How to Get Rid of Ethyl Glucuronide

By Alan Temple

Ethyl glucuronide is a metabolite formed in the body, primarily after the ingestion of alcohol and the related ethanol in the alcohol. It is used as a medical marker when testing for alcohol consumption, which is perhaps why there is intrigue regarding whether you can get it out of your system forcibly. The truth is; once the metabolite is in your bloodstream it really is a case of letting nature take its course. You can expect traces of it to remain for up to 80 days, but there are a few techniques you can try to help nature on her way a little faster.

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Ethyl glucuronide is a metabolite formed in the body, primarily after the ingestion of alcohol and the related ethanol in the alcohol. It is used as a medical marker when testing for alcohol consumption, which is perhaps why there is intrigue regarding whether you can get it out of your system forcibly. The truth is; once the metabolite is in your bloodstream it really is a case of letting nature take its course. You can expect traces of it to remain for up to 80 days, but there are a few techniques you can try to help nature on her way a little faster.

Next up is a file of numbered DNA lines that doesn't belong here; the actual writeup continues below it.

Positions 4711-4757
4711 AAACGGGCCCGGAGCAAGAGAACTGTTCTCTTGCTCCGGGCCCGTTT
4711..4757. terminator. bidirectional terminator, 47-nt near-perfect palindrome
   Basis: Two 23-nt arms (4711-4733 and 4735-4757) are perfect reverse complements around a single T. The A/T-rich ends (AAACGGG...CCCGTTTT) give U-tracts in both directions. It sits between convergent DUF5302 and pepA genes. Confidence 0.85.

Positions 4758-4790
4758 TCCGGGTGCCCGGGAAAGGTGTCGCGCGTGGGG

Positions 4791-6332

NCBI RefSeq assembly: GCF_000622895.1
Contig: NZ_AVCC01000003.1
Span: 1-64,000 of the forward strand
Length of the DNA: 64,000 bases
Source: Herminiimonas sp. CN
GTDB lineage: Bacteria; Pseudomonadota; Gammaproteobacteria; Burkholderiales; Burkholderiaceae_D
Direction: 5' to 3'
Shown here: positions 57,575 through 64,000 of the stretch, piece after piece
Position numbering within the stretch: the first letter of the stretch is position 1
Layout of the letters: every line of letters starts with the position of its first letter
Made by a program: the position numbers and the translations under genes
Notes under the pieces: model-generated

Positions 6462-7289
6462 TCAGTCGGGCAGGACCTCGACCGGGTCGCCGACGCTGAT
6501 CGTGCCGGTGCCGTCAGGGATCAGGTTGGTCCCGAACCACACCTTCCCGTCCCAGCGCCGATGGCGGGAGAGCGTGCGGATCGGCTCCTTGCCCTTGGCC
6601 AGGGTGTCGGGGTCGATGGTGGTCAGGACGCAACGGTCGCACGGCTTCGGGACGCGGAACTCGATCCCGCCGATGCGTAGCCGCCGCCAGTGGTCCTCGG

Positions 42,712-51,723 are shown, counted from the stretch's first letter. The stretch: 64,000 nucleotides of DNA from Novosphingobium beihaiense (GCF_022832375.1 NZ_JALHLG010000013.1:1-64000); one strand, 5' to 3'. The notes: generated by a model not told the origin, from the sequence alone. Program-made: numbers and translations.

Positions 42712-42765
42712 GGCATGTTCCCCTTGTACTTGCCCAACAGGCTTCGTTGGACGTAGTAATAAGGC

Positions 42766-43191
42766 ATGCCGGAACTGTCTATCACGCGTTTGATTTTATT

Consider what you are eating and adjust your diet accordingly to give your body the best chance of evacuating the ethyl glucuronide at a faster rate than normal. Cabbage, broccoli, radishes, seaweed and brown rice are examples of foods rich in fiber which help flush the system.

Drink liquids which could help to cleanse your liver. Green tea is suitable for that task. Endeavor to eat dandelion roots, burdock and milk thistle, which also help.

Sustain your liver further by purchasing Vitamin C tablets, which helps detoxify enzymes. A simple regiment of these pills helps the liver -- an area affected by ethyl glucuronide. Look to eat foods which are rich in Vitamin C; the most obvious, of course, being oranges.

Hydrate yourself thoroughly. It is a myth to suggest that water (or a sauna for that matter) can "wash away" the ethyl glucuronide, however it certainly helps the natural process of allowing it to leave your system. It could speed the process up a little.

References

About the Author

Alan Temple has been writing since 2007 and has published articles for "The Scotsman" and "The List." He now works in the media department of Motherwell Football Club. Temple graduated with honors with a journalism degree at Napier University in Edinburgh, Scotland.

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